Patrick Losensky, better known to German gangsta rap fans as Fler, was born on the western outskirts of Berlin. With no father figure in sight, Losensky experienced trouble in school, ultimately deciding to live on his own and apprentice as a painter. Losensky's hip-hop dreams came later; he did not rap at all before the age of 20. Pursuing hip-hop rather than criminal activity, Losensky was first heard as a guest artist on Bushido recordings in 2002, under the name Frank White. A year later, he signed to Aggro Berlin, Germany's premier gangsta rap label. Under the name Fler, the artist released his first single in 2004, "Aggroberlina," which debuted in the Top 100 on national charts. Fler's first solo record, Neue Deutsche Welle ("New German Wave"), hit shelves and airwaves a short time later in May 2005. The record's title-track single drew heavy criticism for containing right-wing nationalist ideas. Fler and Aggro Berlin label execs became the center of a national scandal relating to rap lyrics and nationalist/neo-Nazi ideologies. Repeatedly refuting claims that he supported right-wing radical agendas, Fler's debut record made Billboard's European Top 100 nevertheless. A year later, his sophomore effort, Trendsetter, repeated that success and he shifted his lyrical focus from ideas of national identity to more benign gangster themes. The single "Çüs Junge" even explored the beauty of Turkish/German women, a move no doubt to put distance between the artist and his neo-Nazi reputation. The 2007 "mixtape" release Airmax Muzik was followed by an international tour featuring Fler and several of his labelmates.
At the end of that year, after an appearance on MTV, Fler narrowly escaped injury when three masked men attempted to stab him on his way out of the studio. His bodyguard fended them off, and they fled. Fler denounced the attack as "a cowardly action which had nothing to do with rap." The experience certainly didn't put him off the music business: a slew of albums, collaborations, mixtapes, and compilation appearances followed in the next five years, making him one of the most prolific artists in the German hip-hop scene, and one of the most popular, with each studio album more successful than the last. After appearing to flirt with nationalist ideology again on 2008's Fremd im Eigenen Land ("Strangers in Their Own Country"), he switched tack to a more personal tone on 2009's eponymous effort, reflecting on his early life and his time in a psychiatric unit. After that he switched labels from Aggro Berlin to Ersguterjunge for one album — the punningly titled Flersguterjunge — before starting his own label, Maskulin, in 2011. He released not one but two albums that year, Airmax Musik II and Im Bus Ganz Hinten ("Right at the Back of the Bus"), and swiftly followed up with his eighth album, Hinter Blauen Augen ("Behind Blue Eyes"), in 2012. Despite being criticized by some fans for sounding too American, it gave him his highest chart placement to date.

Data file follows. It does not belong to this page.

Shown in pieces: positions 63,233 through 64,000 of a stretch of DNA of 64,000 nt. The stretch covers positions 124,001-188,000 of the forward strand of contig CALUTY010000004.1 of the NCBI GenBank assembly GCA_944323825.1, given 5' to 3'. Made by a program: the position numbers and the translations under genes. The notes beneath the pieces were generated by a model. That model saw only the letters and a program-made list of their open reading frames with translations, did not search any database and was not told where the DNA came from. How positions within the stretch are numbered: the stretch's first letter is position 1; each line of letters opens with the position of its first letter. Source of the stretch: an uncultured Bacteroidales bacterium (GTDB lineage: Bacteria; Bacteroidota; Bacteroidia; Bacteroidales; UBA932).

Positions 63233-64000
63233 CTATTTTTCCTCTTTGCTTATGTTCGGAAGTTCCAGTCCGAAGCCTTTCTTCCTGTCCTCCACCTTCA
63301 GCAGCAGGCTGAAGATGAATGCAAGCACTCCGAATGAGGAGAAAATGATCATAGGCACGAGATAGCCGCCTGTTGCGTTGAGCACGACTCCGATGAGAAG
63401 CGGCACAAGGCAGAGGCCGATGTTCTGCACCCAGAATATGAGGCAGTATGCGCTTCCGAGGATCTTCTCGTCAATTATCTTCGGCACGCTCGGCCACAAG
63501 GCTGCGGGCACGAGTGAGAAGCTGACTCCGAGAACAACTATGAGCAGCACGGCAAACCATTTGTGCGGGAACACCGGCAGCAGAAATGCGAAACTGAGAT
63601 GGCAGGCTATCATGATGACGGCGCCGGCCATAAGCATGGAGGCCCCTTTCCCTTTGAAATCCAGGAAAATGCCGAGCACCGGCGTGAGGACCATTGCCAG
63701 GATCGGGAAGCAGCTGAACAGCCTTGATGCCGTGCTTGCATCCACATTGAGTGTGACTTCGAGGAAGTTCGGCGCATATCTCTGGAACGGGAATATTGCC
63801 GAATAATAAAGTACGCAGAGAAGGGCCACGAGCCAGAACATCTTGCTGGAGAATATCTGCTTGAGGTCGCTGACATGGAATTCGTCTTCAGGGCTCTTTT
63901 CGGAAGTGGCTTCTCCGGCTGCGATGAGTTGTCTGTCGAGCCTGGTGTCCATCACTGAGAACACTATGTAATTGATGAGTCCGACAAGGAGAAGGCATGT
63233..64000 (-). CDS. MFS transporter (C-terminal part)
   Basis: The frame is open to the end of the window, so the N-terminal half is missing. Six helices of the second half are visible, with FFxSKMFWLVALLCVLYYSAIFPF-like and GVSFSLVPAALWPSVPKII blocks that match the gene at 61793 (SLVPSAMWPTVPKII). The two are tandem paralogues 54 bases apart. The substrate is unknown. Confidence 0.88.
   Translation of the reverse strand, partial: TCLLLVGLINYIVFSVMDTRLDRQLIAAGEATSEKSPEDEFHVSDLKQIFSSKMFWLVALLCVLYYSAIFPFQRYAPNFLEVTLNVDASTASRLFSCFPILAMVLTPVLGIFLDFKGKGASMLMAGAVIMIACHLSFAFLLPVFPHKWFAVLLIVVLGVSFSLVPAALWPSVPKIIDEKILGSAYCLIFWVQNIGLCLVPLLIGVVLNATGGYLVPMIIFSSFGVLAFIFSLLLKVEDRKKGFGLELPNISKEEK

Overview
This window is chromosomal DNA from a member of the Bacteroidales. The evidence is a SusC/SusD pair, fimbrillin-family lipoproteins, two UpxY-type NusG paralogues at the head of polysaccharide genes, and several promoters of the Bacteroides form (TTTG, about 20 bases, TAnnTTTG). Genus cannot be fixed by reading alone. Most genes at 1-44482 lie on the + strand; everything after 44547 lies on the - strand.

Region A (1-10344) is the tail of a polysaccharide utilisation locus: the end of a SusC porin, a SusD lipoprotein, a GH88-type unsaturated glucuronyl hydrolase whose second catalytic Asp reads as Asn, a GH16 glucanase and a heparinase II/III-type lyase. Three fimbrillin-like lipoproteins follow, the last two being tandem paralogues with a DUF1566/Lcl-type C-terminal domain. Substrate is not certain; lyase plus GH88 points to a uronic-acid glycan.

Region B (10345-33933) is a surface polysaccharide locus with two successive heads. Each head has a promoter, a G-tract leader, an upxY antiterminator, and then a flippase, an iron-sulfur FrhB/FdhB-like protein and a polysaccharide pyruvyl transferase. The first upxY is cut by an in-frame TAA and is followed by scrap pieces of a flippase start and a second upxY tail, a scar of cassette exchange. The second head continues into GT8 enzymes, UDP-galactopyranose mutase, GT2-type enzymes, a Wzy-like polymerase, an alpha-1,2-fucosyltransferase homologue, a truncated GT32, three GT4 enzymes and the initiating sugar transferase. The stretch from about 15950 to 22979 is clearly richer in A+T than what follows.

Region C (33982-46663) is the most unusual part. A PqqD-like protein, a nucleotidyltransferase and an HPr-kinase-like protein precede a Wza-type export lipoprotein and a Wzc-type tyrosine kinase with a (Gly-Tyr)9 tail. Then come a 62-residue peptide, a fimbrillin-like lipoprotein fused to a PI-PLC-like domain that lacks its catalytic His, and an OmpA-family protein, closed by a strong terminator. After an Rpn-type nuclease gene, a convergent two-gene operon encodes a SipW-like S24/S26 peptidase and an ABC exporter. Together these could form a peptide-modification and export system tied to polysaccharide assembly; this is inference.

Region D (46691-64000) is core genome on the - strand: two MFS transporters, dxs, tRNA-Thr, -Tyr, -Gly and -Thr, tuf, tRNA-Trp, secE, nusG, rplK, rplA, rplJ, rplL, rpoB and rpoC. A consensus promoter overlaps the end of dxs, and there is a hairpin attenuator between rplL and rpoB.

The next three years were busy ones on the recording front. He released no less than five albums, beginning with his ninth album, 2013's Blaues Blut ("Blue Blood"), again on his Maskulin label. A follow-up to his debut, Neue Deutsche Welle, Vol. 2, appeared one year later, and just missed the top of the charts. His number one breakthrough arrived in 2015, when Keiner Kommt Klar Mit Mir ("Nobody Comes Clear with Me") topped the charts in Germany (and also reached Top Ten in Austria and Switzerland). He released a Frank White album later that year, and watched as Weil die Straße Nicht Vergisst ("Because the Road Does Not Forget") hit number two. Vibe, released in 2016, not only topped the chart in Germany but also in Austria and Switzerland. ~ Evan C. Gutierrez